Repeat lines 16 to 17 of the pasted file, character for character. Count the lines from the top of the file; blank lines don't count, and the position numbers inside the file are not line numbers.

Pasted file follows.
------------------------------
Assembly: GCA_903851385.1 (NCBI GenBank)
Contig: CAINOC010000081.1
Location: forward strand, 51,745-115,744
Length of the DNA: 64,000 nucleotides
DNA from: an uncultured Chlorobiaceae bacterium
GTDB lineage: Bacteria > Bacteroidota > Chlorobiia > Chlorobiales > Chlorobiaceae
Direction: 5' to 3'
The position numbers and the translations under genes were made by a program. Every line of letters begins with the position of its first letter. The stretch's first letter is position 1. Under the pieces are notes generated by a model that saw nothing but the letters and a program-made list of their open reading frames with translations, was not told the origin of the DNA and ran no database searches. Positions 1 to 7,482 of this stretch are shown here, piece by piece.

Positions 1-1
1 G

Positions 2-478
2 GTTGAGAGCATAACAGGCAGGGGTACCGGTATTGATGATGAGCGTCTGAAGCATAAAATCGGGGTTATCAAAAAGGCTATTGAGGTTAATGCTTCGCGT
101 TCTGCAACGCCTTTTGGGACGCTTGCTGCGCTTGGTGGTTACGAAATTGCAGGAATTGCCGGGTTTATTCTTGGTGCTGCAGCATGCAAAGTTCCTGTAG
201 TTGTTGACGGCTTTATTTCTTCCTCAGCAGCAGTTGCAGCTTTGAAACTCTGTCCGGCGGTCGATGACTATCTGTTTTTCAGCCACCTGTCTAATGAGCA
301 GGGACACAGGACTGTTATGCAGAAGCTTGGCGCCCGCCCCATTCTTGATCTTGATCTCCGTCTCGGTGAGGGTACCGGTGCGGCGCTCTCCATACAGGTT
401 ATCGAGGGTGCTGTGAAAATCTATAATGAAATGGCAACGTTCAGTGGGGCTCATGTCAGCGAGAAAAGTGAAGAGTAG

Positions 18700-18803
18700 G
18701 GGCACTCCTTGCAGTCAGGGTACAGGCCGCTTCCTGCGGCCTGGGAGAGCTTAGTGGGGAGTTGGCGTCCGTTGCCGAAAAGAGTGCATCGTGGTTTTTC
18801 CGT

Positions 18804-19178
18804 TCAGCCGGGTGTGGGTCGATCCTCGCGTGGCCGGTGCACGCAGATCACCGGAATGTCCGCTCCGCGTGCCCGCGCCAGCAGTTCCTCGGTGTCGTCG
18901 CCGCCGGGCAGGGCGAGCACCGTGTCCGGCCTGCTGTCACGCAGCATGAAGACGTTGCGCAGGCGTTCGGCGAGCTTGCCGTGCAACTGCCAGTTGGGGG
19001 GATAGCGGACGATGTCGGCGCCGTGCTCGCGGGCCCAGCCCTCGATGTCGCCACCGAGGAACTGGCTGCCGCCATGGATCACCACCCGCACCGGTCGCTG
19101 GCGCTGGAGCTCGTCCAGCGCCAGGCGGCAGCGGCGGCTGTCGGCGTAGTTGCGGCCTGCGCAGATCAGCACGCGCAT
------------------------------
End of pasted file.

401 ATCGAGGGTGCTGTGAAAATCTATAATGAAATGGCAACGTTCAGTGGGGCTCATGTCAGCGAGAAAAGTGAAGAGTAG

Positions 18700-18803